U.S. District Courthouse in Boise

James D. McClure U.S. District Courthouse and federal building in Boise

BOISE — Ruling from the bench this afternoon, a federal judge ordered the state to give Reclaim Idaho another chance to qualify its school-funding initiative for the November 2020 ballot.

After hearing online oral arguments and asking extensive questions, U.S. District Judge B. Lynn Winmill gave Gov. Brad Little and Secretary of State Lawerence Denney a choice: Either give Reclaim Idaho another 48 days for signature-gathering and allow it to collect signatures electronically, in light of the COVID-19 epidemic; or declare that the roughly half of the required signatures already submitted are sufficient, and certify the measure for the November ballot.

“I don’t fault the governor or the Secretary of State for taking the approach they did,” the judge said. When Reclaim Idaho officials asked the governor and secretary to make accommodations to allow continued signature-gathering as the pandemic forced a statewide shutdown, both refused.

“They have a constitutional obligation to enforce the laws of the state, they chose to do so,” the judge said. “But in this case, doing so brought them in conflict with, I think, the plaintiffs’ 1st Amendment rights. And so from that point of view, I want it clearly understood that I am not criticizing the governor or the Secretary of State.”

“I am simply acknowledging that their exercise of their state constitutional duties, as they understood them, unfortunately resulted in a situation that I think interfered with the plaintiffs’ First Amendment right to participate in the initiative process.”

The lawsuit, filed by attorneys Deborah Ferguson and Craig Durham of Ferguson Durham PLLC, notes that Idaho has had the Uniform Electronic Transactions Act on its books for 20 years, providing that no record or signature may be denied legal effect or enforceability “solely because it is in electronic form.” As a result, electronic signatures are legally enforceable in Idaho for mortgages, tax returns, financial transactions and even court filings.

“In the second decade of the 21st Century, this is a reliable and commonplace means of signing legally binding documents,” the lawsuit stated.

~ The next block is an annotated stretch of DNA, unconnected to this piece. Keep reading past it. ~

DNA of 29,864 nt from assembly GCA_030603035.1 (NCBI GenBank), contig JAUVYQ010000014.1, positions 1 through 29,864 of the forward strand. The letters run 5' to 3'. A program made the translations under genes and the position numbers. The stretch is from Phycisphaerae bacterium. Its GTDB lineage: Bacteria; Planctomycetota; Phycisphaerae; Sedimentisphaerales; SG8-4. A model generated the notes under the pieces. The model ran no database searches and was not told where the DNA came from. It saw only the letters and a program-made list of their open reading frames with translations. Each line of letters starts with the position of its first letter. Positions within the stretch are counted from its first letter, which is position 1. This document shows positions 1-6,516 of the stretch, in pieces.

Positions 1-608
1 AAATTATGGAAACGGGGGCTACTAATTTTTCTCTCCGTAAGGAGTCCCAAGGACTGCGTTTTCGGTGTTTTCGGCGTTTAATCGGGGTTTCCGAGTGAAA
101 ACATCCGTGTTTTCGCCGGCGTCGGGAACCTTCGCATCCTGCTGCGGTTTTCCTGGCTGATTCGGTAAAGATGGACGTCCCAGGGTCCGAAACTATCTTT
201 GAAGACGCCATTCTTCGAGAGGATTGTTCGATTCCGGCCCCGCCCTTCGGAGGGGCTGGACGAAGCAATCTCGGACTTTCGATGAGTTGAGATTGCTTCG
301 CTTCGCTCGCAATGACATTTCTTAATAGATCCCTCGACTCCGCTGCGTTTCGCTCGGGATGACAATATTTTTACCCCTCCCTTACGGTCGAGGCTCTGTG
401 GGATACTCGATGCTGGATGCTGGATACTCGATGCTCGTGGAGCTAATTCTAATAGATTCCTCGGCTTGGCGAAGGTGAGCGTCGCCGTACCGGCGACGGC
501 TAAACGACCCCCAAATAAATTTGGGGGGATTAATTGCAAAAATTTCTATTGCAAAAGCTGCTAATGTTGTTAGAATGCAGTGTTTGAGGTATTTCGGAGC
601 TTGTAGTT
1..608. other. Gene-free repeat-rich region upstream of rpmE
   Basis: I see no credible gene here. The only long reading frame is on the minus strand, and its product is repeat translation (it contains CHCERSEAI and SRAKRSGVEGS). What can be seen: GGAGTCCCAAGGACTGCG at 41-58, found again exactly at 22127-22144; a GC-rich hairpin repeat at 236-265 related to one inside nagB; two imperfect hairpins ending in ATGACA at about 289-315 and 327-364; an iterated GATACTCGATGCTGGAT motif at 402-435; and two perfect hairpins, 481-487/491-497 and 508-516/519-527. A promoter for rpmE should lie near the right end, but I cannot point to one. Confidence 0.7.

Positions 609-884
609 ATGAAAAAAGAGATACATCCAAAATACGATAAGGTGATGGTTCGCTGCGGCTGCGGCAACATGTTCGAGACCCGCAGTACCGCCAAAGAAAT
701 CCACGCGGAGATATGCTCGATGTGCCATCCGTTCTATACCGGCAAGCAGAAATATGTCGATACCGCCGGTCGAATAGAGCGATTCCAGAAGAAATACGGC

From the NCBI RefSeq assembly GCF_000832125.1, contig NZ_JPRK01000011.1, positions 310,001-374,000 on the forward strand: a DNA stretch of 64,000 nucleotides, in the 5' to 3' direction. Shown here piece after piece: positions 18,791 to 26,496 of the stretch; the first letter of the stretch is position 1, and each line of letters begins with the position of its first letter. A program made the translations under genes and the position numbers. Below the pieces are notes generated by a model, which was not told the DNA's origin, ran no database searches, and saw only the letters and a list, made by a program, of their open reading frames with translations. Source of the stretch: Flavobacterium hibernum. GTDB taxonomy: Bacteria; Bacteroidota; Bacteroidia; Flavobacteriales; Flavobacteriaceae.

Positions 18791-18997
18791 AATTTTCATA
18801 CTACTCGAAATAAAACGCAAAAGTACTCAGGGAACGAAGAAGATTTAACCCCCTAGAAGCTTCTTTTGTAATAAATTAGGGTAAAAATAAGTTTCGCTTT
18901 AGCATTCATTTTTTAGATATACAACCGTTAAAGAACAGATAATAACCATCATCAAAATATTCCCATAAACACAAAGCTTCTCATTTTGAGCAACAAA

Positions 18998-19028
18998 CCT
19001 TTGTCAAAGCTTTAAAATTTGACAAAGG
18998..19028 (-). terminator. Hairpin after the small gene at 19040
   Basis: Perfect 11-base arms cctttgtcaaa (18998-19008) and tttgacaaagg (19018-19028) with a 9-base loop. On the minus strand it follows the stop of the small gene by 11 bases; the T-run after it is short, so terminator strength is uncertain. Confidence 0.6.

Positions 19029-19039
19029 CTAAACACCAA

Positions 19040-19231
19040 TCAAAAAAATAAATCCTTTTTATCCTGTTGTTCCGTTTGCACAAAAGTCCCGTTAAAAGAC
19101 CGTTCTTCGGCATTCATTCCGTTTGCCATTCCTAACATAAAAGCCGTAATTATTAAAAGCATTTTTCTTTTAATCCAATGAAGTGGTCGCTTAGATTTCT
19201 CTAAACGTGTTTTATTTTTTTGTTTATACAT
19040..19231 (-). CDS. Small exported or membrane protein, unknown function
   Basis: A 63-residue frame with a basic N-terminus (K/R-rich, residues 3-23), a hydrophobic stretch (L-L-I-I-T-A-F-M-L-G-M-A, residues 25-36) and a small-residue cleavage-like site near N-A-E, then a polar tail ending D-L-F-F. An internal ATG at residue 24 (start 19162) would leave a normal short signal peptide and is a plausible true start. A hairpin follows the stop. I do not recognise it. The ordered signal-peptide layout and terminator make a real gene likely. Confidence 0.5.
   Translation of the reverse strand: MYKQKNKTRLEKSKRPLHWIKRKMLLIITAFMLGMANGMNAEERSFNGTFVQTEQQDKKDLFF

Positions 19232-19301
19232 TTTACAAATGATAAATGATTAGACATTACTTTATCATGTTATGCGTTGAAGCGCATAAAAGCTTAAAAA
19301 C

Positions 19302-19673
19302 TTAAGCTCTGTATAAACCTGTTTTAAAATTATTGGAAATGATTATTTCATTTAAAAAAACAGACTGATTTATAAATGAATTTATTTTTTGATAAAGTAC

If the state chose to allow electronic signature-gathering for COVID-19 safety, it would give the group 48 more days to gather the needed signatures, the number it lost when the statewide stay-home order made in-person signature-gathering illegal. That order lasted until April 30, the deadline to file signatures to qualify an initiative for the November general election ballot.

The group, which sponsored the successful Medicaid expansion initiative, is pressing a new “Invest in Idaho” initiative proposing to raise income tax rates on corporations and the wealthy by three percentage points to generate $170 million a year for public schools, reducing the need for local supplemental property tax levies. It’s the exact opposite of what Idaho lawmakers have been doing in recent years; they’ve been gradually lowering both the individual and corporate income tax rates, saying the moves provide tax relief and make Idaho more competitive, as more and more Idaho school districts have begun relying on frequent, voter-approved supplemental levies to fund basic school operations, from teachers to textbooks.

Deputy Idaho Attorney General Robert Berry vigorously argued against the lawsuit, contending the group's failure to make the signature deadline was its own fault. He noted that the state actually allowed 18 months for signature gathering, but the group didn't start until six months before the deadline.

Winmill said there's no way the group could have known that COVID-19 would strike in the midst of its big signature-gathering push; no one, including the courts in Idaho, foresaw that, he noted. The "Constitution doesn't turn on that," he said. "There has to be some reasonableness in the diligence that they've shown."

When the same group, which uses all-volunteer signature gatherers, successfully qualified the Medicaid expansion initiative for the ballot in 2018, it followed a similar timeline, the judge noted, and this time, it was actually ahead of where it had been with that measure when the state shut down for the coronavirus pandemic.

The judge asked, "If they've done it successfully in the past, why would they think they need to do something different in this case?"

Berry said an Arizona case, which didn't involve the COVID-19 pandemic, did cite a group's failure to take advantage of the full 18 months allowed. But Winmill said, "There's no reason to think under the facts of this case that the plaintiffs were doomed to failure ... given their past track record."

The judge also questioned the state's claim that allowing a second chance would cause hardship for county clerks around the state. Ferguson told the court, "Reclaim Idaho is asking for the right to get this on the ballot, to have public discourse about it, and citizens to vote it up or down depending on their own preferences."

The judge said, "What I think is clear is that the COVID-19 pandemic threw a wrench into the works." The state showed it could modify its election-related practices to accommodate constitutional rights during the pandemic, he said, when it moved the May primary election to all-absentee voting, for the first time ever.

The judge ordered Idaho to pick one of the two alternatives by Friday at 5 p.m.

Betsy Z. Russell is the Boise bureau chief and state capitol reporter for the Idaho Press and Adams Publishing Group. Follow her on Twitter at @BetsyZRussell.

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